Book Review- “The Forgotten God…” Part Two

Mar 1, 2011

The weakest area of Chan’s book is his neglect of really developing the many ways that we are led by the Spirit. In his effort to not appear overly “charismatic,” Chan avoids almost all mention of the gifts of the Holy Spirit. He seems to come down squarely in the non-Charismatic camp that says, “If God wants to give me spiritual gifts, He can do it. He is sovereign and can do what He wants.”

While this sounds spiritual and pious, in reality it is the exact opposite of the advice that the Apostle Paul gave to the Christians in Corinth. “Pursue love and eagerly desire spiritual gifts and above all that you may prophesy,” (1 Cor. 14: 1). Paul conveys his own desire for them in verse five, “I wish that all of you spoke in tongues, but even more that you prophesied.” Paul provides guidelines and instructions for the use of the various spiritual gifts, but the main purpose that he sees for them is the edification of the church. “So also you- since you are zealous in matters of the Spirit, seek to excel in building up the church,” (1 Cor. 14:12).

Clearly the gifts of the Holy Spirit are not Christian “parlor games.” They are tools to be used to build up ourselves and other people in their faith. I am not saying that Charismatic Christians have some sort of “handle” on the Holy Spirit because some of them speak in tongues or operate in other spiritual gifts. The reality is that there are many Christians that attend Charismatic/Pentecostal churches who have no more of a grasp of the spiritual gifts than some who attend mainline churches.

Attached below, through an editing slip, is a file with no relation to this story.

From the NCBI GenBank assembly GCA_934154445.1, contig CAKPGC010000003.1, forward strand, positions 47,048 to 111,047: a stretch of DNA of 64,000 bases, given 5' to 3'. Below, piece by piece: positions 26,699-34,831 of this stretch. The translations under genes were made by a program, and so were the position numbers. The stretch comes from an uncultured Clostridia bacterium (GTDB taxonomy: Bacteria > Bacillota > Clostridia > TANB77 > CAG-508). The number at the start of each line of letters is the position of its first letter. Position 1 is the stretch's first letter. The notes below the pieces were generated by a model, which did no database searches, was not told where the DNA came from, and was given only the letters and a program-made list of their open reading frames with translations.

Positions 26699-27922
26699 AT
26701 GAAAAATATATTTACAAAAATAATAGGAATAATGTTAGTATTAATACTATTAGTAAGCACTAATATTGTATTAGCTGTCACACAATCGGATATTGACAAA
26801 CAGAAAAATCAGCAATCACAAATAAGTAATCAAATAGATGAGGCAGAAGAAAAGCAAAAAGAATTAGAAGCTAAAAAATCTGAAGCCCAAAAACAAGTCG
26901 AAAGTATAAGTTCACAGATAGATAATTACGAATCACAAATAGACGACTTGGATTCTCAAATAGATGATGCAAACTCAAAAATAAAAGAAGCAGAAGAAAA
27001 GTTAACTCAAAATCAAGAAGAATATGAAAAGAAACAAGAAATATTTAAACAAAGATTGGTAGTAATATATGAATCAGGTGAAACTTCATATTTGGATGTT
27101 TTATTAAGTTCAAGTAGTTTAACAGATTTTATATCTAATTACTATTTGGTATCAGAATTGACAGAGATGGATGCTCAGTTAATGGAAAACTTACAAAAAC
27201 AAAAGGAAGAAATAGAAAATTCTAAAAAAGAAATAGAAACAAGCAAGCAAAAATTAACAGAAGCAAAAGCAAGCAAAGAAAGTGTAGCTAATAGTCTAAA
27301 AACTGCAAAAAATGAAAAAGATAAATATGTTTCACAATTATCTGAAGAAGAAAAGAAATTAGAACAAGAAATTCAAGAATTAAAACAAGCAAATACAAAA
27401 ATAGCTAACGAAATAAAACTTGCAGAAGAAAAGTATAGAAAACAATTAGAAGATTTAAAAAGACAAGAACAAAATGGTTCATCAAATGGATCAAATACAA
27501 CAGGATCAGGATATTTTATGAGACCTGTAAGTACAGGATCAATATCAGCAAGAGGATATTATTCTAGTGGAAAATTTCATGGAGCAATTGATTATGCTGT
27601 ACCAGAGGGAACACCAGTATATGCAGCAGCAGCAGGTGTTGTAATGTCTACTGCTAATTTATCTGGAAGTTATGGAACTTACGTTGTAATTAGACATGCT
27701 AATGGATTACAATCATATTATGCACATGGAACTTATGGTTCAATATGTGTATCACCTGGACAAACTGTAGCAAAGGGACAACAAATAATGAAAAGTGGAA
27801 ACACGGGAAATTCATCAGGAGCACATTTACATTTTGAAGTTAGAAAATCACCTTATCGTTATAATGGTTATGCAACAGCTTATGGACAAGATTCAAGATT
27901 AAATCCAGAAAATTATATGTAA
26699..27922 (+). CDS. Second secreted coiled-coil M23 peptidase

While Chan makes a strong case that the Church as a whole needs to be more open to the work of the Holy Spirit, we can’t pick and choose which areas we want and which areas He can keep. Chan, for example, talks about the importance of the fruit of the Holy Spirit and how important it is to develop them in our lives. He is exactly right. This is an area in which Christians must do better.

While acknowledging the need for the fruit of the Spirit, however, we can’t say of the gifts of the Holy Spirit, “I’m seeking the Giver, not the gifts. If He wants me to have a spiritual gift, He will just give it to me.” Paul said to “eagerly desire” spiritual gifts. In a similar way, God does not just give us His fruit. It is developed and cultivated in our lives through prayer and practice over time. The gifts are the same way. They come in response to prayer and must be developed over time as well.

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